A sociological experiment has been going on in the world of football, but so far no one seems to have noticed. What’s more, this experiment really has nothing to do with football itself.

In the summer of 2019, new technology was introduced into elite men’s football in England. The Video Assistant Referee (VAR) would now help referees make their decisions and eliminate the glaring errors which were becoming an embarrassment in an age of a camera for every angle.

Teething problems had been predicted, but few had anticipated the wail of anguish that would accompany football’s most dramatic change for decades: the problem lay in how this technology was being used, with football’s officials seemingly determined to use their new toy ruthlessly, and at every available opportunity.

Hairline infractions – previously invisible to the naked eye – were now penalised, as a small coterie of officials in a West London office became the dei ex machina of the piece, meting out salvation and damnation to the pitch-bound mortals. “This isn’t football anymore,” sang the terraces, back in the halcyon days of packed grounds.

Yet the fans can hardly argue that they haven’t got what they asked for. The glaring mistakes which used to seem so incongruous in a multi-million pound, 21st century industry are now being eradicated, and the letter of the law is being more accurately adhered to. They forget that the time they now spend raging against the machine was once given over to bemoaning the fallibilities of the human referee.

And this is where even those who don’t really care about football should sit up and take notice. For what’s happening on the pitch is offering us a view of our society as it might be, a society in microcosm, where all laws are enforced all the time. If we’d only pay attention, football is playing out a cautionary tale of what happens when a previously liberal system of law enforcement overnight becomes a draconian regime of rigid interpretation, when Peel’s principle of policing by consent suddenly becomes policing tout court. We wanted the rules enforced, they said, but we didn’t realise that they’d actually be, well, enforced. Common sense, it turns out, actually had rather a lot going for it.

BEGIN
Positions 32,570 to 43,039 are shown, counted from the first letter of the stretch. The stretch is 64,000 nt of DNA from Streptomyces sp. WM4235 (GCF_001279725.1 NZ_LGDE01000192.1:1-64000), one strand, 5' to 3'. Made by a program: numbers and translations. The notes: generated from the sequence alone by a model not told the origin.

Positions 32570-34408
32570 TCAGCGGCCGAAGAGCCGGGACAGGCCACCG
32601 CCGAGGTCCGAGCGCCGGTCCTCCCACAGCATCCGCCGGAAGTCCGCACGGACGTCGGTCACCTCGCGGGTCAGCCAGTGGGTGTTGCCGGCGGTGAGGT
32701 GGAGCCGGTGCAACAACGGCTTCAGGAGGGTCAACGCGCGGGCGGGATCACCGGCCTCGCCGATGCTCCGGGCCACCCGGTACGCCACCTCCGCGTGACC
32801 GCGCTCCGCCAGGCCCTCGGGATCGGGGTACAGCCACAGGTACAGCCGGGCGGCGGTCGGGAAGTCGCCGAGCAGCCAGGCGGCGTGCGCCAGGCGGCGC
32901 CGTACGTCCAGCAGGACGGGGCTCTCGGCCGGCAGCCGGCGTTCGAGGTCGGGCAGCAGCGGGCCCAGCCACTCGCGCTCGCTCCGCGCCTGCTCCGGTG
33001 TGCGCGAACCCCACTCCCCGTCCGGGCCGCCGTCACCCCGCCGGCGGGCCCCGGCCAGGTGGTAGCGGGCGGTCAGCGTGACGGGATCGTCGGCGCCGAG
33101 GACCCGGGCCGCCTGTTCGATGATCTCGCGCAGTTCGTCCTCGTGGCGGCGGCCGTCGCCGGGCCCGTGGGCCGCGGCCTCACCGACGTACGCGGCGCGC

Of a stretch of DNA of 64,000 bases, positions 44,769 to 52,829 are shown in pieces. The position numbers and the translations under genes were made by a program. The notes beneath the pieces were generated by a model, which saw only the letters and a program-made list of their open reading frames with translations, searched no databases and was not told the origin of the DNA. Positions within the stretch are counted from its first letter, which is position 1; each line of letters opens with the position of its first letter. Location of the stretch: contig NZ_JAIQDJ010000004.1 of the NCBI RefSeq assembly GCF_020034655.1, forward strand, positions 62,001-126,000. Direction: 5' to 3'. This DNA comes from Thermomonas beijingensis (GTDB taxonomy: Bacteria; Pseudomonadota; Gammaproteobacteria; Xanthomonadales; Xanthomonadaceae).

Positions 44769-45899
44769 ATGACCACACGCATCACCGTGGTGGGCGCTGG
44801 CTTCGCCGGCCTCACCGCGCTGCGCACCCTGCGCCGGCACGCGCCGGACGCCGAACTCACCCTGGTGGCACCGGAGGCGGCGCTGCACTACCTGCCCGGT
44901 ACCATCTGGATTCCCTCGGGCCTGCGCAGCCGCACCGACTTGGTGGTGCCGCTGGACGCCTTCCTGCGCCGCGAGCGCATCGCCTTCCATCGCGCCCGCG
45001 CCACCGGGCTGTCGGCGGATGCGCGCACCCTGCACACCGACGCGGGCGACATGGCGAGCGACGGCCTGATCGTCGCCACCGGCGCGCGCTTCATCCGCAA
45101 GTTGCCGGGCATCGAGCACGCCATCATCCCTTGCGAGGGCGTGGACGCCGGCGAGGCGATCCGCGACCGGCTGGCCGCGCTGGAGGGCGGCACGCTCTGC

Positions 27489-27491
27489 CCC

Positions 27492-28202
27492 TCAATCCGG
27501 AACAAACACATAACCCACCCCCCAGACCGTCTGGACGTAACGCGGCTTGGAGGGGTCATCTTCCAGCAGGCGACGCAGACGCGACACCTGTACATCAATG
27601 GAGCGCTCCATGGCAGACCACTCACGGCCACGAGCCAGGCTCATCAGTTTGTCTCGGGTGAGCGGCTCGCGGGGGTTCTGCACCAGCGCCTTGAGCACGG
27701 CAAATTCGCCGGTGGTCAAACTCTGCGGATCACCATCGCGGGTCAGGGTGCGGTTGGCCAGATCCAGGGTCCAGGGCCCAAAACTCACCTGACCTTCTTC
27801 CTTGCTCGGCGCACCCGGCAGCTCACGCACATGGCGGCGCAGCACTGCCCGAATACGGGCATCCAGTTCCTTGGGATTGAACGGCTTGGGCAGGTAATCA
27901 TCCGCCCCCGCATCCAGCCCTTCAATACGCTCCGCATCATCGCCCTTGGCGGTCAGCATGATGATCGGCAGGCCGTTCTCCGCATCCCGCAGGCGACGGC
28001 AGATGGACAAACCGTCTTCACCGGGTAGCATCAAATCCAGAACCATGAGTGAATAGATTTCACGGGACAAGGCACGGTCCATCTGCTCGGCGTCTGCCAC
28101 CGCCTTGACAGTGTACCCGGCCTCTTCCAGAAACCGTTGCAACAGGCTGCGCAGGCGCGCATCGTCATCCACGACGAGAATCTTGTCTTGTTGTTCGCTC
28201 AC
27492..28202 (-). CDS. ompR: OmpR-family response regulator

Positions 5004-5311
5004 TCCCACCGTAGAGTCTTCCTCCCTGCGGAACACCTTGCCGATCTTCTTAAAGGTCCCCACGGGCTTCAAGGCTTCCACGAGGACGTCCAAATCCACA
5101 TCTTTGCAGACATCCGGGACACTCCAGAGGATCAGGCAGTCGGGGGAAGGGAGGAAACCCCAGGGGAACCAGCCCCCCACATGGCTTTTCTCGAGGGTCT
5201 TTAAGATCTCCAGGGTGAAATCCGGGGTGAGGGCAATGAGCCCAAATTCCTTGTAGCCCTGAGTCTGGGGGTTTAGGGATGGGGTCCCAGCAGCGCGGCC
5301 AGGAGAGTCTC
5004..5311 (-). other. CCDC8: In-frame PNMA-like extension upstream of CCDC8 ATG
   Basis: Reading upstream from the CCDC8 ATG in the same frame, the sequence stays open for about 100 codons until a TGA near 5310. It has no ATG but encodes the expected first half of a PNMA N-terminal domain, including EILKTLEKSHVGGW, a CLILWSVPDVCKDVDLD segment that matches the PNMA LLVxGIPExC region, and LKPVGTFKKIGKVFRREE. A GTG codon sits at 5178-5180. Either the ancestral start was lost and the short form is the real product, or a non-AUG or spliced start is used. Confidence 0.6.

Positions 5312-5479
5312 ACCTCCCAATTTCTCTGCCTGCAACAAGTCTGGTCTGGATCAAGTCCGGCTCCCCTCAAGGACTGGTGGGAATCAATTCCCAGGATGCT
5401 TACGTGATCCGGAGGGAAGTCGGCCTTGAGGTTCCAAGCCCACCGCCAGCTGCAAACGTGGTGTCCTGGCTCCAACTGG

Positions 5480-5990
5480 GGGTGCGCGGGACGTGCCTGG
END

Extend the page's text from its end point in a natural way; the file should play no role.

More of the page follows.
With lockdown laws governing every aspect of our lives, the idea of a VAR nation is chilling. The UK is already one of the most surveilled countries in the world. London has over 600,000 CCTV cameras, the most in any city outside China. Advances in facial recognition technology and the proliferation of digital data is making mass surveillance easier by the day.

Football is giving us the tiniest taste of what it would feel like to live in a society where all rules really are meant to be kept and in which technology allows them to be enforced completely. A people raised on the tacit understanding that freedom comes first, even if it means some rules going unheeded, are now peering down into a version of their society flipped on its head, where law enforcement trumps liberty every time. The football allegory is in many ways more powerful than a film or a novel because the alternative vision is playing out in front of us, with real participants and in real time.

This is why wider society needs to take a long look at what is going on in football. The experiment has not yet run its course, but when it does, we should all consider the outcome. Who will triumph, football’s police or football’s policed?